Sales to the U.K. increased by 12.7% to reach $2.7 billion (TL 22.05 billion), making it the country’s second-biggest market in the first quarter of the year, according to data compiled from the Turkish Exporters Assembly (TIM).
Ankara and London inked the FTA pact in the last days of 2020 to support a trade partnership worth around $25 billion.
The deal became effective as of Jan. 1, when Britain formally left the European Union, ensuring a quick transition after the previous deal ended at year-end.
The landmark deal is Turkey’s most important trade deal since its 1995 Customs Union with the EU.
Yet, the officials have stressed an aim for a new and more ambitious agreement in the days to come. The current pact is expected to be expanded to include areas such as investments and services.
The U.K. received over $1 billion worth of Turkish goods in March alone, the data showed, a 33.1% year-on-year surge, making it Turkey’s third-biggest export market in the month after Germany and the U.S.
Overall, Turkey’s sales from January through March have surged 17.3% year-on-year to over $50 billion, marking the highest first-quarter figure ever.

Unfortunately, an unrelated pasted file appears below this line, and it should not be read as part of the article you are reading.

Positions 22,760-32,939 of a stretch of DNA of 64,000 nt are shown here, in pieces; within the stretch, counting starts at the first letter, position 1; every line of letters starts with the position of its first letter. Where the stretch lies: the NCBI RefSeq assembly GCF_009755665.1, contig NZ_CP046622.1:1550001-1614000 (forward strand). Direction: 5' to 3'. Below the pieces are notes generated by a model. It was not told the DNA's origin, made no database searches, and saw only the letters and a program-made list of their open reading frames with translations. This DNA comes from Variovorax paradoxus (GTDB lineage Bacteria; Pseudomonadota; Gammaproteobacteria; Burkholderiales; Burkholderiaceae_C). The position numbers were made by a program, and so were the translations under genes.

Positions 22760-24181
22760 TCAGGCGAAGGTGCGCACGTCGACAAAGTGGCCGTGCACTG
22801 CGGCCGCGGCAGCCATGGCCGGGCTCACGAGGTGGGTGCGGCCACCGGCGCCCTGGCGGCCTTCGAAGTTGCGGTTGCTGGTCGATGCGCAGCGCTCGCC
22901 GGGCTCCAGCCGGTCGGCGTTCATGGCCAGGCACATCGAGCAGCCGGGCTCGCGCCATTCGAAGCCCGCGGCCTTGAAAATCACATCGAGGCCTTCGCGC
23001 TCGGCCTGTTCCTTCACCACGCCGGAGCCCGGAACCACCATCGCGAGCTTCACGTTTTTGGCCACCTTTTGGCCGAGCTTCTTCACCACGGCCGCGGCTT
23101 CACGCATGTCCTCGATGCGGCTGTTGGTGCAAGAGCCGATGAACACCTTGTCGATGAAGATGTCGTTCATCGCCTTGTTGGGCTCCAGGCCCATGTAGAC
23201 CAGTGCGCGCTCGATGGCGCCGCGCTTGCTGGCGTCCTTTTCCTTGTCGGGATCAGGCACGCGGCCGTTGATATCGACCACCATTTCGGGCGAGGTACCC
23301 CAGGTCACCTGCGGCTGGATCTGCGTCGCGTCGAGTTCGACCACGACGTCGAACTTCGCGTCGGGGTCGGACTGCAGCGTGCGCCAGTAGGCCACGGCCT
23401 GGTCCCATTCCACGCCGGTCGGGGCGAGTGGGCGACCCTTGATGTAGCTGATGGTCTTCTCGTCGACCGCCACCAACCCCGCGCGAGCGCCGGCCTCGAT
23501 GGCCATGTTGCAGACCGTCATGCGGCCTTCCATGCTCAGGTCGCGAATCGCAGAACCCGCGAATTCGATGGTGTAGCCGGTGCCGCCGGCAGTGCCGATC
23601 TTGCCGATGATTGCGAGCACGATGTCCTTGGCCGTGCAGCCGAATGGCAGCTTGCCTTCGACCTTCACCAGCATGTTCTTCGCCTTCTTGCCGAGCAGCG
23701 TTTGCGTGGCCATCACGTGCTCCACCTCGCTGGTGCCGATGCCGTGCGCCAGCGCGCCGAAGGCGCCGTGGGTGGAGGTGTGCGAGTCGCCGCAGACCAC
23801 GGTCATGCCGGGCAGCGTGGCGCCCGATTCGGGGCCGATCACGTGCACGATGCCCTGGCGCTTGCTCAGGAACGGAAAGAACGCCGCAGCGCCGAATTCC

Sales soared by 42.2% year-on-year March alone to $18.98 billion, an all-time monthly high. Imports were up 25.8% to $23.68 billion.
Automotive exports to the U.K. surged 20% year-on-year in the three-month period to $757.6 million, the data showed.
The electronic sector followed with $469 million and ready-to-wear with $410 million. Noteworthy increases were also seen in sales of steel and water products.
Overall, Germany led the way, holding a 9.34% share in Turkey’s exports in the January-March period.
Sales increased by $586.48 million year-on-year to $4.21 billion, the data showed.
The U.S. came in third with nearly $2.71 billion, a rise of $716.27 million from a year ago. Exports to Italy increased by $449.91 million to $2.5 billion, while those to France and Spain were up $451.93 million and $361.14 million to $2.13 billion and around $2 billion, respectively.
On the other hand, sales to Saudi Arabia all but dried up as they plunged 93% on an annual basis to $56 million, down from $810.6 million in the January-March period of 2020.
The data reinforced the damage suggested to have been caused by the kingdom’s monthslong unofficial boycott, which is reflected in record-low figures in recent months.
Exports to Saudi Arabia in March plunged to just $19 million, the TIM data showed, collapsing 93.7% year-on-year from around $298.23 million a year ago.